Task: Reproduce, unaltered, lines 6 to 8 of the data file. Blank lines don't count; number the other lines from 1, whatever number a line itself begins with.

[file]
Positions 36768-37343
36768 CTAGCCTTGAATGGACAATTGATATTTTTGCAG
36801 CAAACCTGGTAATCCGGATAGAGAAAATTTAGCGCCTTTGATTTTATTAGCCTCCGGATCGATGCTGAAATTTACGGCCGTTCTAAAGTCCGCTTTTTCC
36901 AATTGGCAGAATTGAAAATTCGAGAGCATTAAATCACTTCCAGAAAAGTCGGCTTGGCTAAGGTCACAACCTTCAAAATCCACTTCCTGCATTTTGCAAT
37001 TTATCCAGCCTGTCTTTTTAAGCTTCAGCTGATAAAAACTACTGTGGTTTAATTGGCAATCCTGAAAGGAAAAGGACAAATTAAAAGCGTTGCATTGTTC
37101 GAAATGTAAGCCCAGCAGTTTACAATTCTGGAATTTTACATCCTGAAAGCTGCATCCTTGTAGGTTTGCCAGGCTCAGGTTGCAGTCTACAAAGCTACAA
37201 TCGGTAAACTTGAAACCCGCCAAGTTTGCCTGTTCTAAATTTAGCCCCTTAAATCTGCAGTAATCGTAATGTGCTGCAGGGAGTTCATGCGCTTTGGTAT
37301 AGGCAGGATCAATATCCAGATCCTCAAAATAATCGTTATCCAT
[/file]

37101 GAAATGTAAGCCCAGCAGTTTACAATTCTGGAATTTTACATCCTGAAAGCTGCATCCTTGTAGGTTTGCCAGGCTCAGGTTGCAGTCTACAAAGCTACAA
37201 TCGGTAAACTTGAAACCCGCCAAGTTTGCCTGTTCTAAATTTAGCCCCTTAAATCTGCAGTAATCGTAATGTGCTGCAGGGAGTTCATGCGCTTTGGTAT
37301 AGGCAGGATCAATATCCAGATCCTCAAAATAATCGTTATCCAT